People don't have anything sensible and coherent to say on the nature of education - education is treated as a vaguely-defined black box, so, as the bottom line - people talk a lot about the supposed effect of this thing called education.
The effect, for
example and in particular, of attending college upon earnings
People gather data, study
correlations... (an awful lot of this goes on)
And, at the end of the day, people claim that being signed-up at a place
called a university for three or four years enhances a person's lifetime earnings (and their economic value).
And the effect of college on earnings is assumed to have remained qualitatively the same as the proportion of people that attend college has risen from five to around fifty percent.
All this is vastly implausible, and completely unproven, and indeed massively contradicted.
Typical analysis of college and earnings does not even attempt to control for even simple and easily measured confounders - such as IQ and personality.
In particular, analysis does not take account of the fact that controlling for IQ and conscientiousness would very probably (if such quick, simple, and cheap studies were done, which they aren't) eliminate the generic measurable effect of formal education
(You will note from the above link that I was myself one of these ignorant, incompetent educationalists who failed to take account of intelligence and personality. When I had qualms about this failure even to attempt to use obvious input controls in outcome studies, I was reassured that nobody else used IQ and personality controls, and they were taken seriously, so the failure couldn't really be a problem.)
When controlled for the 'inputs' of intelligence and personality, it is very probable that in modern mass education systems - i.e. being signed-up at a place called a university for three or four years and acquiring a thing called a degree - will, on average, significantly reduce lifetime earnings, develop bad habits (e.g. idleness, irregular hours, a victim mentality, excessive drinking, promiscuous sex), diminish lifetime well-being and destroy devout religiousness (with all the manifold consequences that entails).
In other words, once you have eliminated the students doing elite vocational professional degrees such as medicine (and even this average effect will disappear as these professions have become less and less elite), college would very probably be found to do considerably more harm than good to individual earnings and to damage the national economy.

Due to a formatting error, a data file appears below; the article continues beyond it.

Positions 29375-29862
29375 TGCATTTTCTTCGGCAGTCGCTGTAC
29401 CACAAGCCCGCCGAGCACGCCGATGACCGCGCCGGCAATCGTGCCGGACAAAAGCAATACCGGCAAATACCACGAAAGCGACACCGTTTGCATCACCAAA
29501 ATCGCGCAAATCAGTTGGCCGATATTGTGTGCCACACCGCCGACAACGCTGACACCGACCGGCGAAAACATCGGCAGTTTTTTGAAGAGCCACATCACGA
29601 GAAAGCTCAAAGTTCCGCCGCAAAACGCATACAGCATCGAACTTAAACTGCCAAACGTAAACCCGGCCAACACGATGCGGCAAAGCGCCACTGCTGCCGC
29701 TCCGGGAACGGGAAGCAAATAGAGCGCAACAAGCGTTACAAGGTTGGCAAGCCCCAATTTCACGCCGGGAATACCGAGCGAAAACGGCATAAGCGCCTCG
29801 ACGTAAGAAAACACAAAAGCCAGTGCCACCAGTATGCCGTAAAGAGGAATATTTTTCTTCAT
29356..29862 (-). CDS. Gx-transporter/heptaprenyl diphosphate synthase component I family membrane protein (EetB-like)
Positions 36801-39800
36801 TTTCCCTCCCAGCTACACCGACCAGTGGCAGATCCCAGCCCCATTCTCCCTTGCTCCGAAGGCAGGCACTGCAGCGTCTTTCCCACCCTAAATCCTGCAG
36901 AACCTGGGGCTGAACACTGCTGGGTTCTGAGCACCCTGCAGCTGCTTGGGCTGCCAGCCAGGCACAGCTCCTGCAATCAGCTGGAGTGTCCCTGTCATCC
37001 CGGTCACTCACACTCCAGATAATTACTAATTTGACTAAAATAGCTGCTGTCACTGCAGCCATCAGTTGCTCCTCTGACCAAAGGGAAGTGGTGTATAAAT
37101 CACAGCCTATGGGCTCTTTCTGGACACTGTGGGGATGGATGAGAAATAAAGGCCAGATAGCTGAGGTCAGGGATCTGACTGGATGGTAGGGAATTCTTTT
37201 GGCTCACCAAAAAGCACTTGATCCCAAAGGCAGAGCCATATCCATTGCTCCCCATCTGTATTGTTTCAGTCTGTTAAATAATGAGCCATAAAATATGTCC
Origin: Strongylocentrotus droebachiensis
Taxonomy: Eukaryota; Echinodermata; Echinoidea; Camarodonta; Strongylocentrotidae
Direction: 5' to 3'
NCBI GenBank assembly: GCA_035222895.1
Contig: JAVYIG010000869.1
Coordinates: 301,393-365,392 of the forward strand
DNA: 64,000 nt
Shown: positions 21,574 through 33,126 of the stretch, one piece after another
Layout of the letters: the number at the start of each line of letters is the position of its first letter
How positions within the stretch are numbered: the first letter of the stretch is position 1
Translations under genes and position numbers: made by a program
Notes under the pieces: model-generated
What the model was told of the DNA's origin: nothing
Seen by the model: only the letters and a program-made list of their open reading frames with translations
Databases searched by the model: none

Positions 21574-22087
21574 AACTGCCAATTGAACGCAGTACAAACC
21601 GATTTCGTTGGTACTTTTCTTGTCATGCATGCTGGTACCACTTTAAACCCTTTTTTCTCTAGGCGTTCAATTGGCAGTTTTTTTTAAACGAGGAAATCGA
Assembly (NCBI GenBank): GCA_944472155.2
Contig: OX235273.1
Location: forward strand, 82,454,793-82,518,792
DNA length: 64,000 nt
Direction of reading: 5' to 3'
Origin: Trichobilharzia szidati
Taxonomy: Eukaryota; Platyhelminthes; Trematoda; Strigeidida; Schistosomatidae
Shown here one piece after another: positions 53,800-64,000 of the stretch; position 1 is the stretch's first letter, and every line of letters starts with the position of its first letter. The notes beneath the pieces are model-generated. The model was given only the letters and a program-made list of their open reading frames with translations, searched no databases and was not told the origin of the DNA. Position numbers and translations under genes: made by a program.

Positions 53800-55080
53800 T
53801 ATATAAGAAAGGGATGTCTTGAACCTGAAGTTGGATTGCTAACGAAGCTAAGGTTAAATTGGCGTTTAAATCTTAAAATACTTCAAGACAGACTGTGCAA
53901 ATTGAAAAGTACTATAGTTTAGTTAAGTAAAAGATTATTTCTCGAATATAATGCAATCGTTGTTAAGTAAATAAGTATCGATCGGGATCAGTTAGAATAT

(In economic terms, on average, college is a luxury good, and not an investment - it consumes resources but does not tend to produce more resources. This is, or ought to be, very obvious from the history of education - economic growth preceded the expansion of educational provision and participation, educational growth followed economic growth - as would be expected for a luxury consumption item; and not the other way around, as would be expected if education was driving economic growth.)
The false analysis of education and its outcomes has arisen because education is undefined - a black box term.
Analyses of the effects of education ignore, yes they do, things like:
the person actually attends college (as contrasted with sleeping late, working in a bar and
going to parties)
2. how many hours he attends college
3. whether he is taught in a class of two or two hundred
4. whether he studies anything potentially valuable
5. whether what he studies is true, and
6. whether the place called a university is even trying to educate students (e.g. is the bottom-line curriculum a product of professional bodies, research faculty, scholars, or administrators).
Because such factors are neglected in considering education, we get a situation when people simply signs-onto the
books of a college, and where the college simply lays on some random
cluster of modules which they claim are relevant in some way - and play
around with experiments in 'delivering' these modules... and everybody
imagines that somehow, something (which we can't define) called
education must necessarily be going on; and everybody is terribly